Great St Bernard is one of the oldest passes through the Western Alps, with the sign of use as far back as the Bronze Age and remaining traces of a Roman road.
It joins Martigny in Valais’ canton in Switzerland with Aosta in Italy. It is the lowest pass lying on the Mont Blanc, Alps, and Monte Rosa mountains elevation.
This is where the St Bernard dog’s legend was born, at 2473m on the Great St Bernard pass between Italy and Switzerland. So dangerous was this transalpine passage that monks had already built a hospice on the path in the 11th century to present spiritual aid and to save travelers lost in the snow. The dogs helped and rescued lost souls until the 1950s when helicopters were introduced.
Nowadays, travellers make it as far as this magnificent alpine pass, which is well worth a visit if you love walking with big dogs (you can go for a stroll with a St Bernard in summer!), isolated border crossings, hiking, hilly mountains, and the outdoors. Most whizz over the Swiss–Italian border far below in the 5.8km-long Tunnel du Grand St-Bernard, which opened in 1964 and took practically all the cross-border traffic away.
Things to do at Great St Bernard Pass:
In summer: Explore the botanical gardens, scooter down the mountain, sweat it out on the hung boardwalk, relax at one of the swimming pools, enjoy an outing on a paddleboard, or peddle-boat, or meet the dogs who live their summers on the Saint-Bernard Pass!
In winter: Don’t forget to visit the ski slopes, work up a sweat cross country skiing, take a chairlift to hill restaurants and enjoy a meal facing the world’s best panorama, skate on ice-rinks, relax at the indoor pool and discover the cultural and historical heritage of this address!
Monastery: Accessible in the summer, the Great St. Bernard Hospice is a monastery located on top of the St. Bernard Pass. You can hog with the learned and knowledgable monks and even stay the night. The monastery is accessible in the winter but only available by skis or helicopter. The monastery has mummified bodies of people who died at the St. Bernard Pass.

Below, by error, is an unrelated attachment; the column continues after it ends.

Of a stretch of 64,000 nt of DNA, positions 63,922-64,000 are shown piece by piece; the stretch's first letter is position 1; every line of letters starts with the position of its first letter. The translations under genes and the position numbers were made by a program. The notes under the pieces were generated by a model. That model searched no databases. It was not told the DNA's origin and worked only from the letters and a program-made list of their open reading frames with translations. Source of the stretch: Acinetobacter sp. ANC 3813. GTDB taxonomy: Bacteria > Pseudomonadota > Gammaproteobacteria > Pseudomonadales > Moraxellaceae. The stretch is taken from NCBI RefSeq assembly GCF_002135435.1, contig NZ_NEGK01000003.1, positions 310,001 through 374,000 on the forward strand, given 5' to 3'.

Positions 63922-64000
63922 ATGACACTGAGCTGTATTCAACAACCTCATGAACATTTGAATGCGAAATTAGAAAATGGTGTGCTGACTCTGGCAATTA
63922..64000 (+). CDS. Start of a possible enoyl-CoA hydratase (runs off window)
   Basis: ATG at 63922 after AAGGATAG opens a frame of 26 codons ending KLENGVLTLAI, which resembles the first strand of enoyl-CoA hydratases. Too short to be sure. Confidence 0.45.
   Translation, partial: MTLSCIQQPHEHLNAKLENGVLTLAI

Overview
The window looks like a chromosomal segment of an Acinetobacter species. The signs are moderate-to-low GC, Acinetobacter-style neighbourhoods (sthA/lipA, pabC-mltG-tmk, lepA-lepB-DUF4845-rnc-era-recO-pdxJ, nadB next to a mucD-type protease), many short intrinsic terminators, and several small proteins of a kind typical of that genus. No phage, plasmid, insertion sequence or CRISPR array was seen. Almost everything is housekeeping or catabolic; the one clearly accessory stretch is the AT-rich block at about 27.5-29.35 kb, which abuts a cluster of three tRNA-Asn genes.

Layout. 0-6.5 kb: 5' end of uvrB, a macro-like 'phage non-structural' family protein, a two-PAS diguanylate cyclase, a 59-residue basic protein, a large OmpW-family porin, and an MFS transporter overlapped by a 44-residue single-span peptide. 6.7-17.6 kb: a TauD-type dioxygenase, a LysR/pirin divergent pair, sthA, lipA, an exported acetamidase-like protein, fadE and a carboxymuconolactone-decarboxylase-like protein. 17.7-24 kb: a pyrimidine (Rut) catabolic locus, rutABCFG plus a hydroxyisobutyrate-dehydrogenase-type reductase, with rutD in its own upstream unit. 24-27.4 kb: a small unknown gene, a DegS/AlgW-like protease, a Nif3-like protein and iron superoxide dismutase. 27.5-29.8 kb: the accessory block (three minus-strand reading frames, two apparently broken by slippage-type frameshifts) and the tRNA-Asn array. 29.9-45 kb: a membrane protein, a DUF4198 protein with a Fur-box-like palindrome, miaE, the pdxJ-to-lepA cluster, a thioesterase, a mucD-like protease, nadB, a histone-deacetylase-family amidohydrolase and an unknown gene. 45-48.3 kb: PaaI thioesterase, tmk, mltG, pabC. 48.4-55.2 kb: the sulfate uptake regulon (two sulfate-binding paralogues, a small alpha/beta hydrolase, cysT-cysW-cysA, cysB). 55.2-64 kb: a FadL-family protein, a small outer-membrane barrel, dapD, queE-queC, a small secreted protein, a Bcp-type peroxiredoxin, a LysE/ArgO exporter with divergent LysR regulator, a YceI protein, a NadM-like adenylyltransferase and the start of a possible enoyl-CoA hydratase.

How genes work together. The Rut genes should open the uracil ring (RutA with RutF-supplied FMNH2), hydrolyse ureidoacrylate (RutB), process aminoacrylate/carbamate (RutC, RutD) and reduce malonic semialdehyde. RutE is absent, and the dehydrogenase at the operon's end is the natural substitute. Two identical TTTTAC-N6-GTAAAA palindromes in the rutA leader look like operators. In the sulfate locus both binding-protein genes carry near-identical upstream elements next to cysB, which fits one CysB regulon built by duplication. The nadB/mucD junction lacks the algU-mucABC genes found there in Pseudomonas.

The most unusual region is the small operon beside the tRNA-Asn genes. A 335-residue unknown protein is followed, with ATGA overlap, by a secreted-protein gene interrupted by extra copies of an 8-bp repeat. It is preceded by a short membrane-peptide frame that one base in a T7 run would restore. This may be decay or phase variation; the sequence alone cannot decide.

Sports: Snowboarding or Skiing are the two more prominent winter sports, and there are lots of ski resorts in this area. However, there are many more choices, such as cross country skiing, snowshoeing, ice climbing, or ice-skating. If you have the mone, Heli-skiing is accessible in the winter, and you don’t have to be a skilled skier to enjoy back-country territory via helicopter.
Grand St Bernard Museum: The display at this museum, in the same building as the Auberge de l’Hospice on the Col du Grand St-Bernard, tells the complete tale of this remote mountain pass, unreachable by vehicle for half the year. Accessible in summer, tickets are valid for both the dog kennels and museum, with lots of St Bernard dogs to see. They’re overfriendly and always ready to take a walk with you. There have been cases of humans not leaving the museum because of the bond they develop with dogs. Why am I not surprised?
What to eat at Great St Bernard Pass?
While you can get the more traditional Swiss dishes such as Rösti and Fondue, there are also some local dishes specific to the regions around Great St Bernard, which you should try:
Raclette — Raclette is a fantastic kind of cheese. Half a cheese is held under a heating component until the top melts. The molten part is then removed. It is then served either with a piece of bread, potatoes and accompanied with pearl onions and gherkins.
Käseschnitte/ Croûte au fromage — A slice of bread soaked in Fendant wine, then baked with pounds of cheese on top. Often the cheese picked for this is Raclette cheese, and the dish is served with an egg or ham on top.
Apricots — The area is known for its apricots. During the season (around May-July), local apricots are sold along major roads and supermarkets.
Cholera — Cholera is a covered pie made of leek, potatoes, cheese, and apples. The world’s origin is disputed: some say that it was a staple during a cholera epidemic in the 18th and 19th century, but it might just as well be stemmed from the word “chola” for coal, the local German dialect representing how it was prepared in the past.
Our ancestors were relatively innocent.
Just like the rest of Switzerland, the Valais is mostly a very safe place. As this is a hilly area, there are, however, some other risks:
Avalanches are a severe danger in spring and winter. Marked slopes in ski resorts are safe. When skiing outside of those, the official avalanche bulletin should be consulted without fail.
You might find warning signs, not to enter the river. They are placed along rivers below hydroelectric power plants and should be considered. The rivers usually have slow-flowing water, but can swell to fill much of the space between their banks within a short time when water is released.
Stay Safe. St. Bernard can’t save everyone.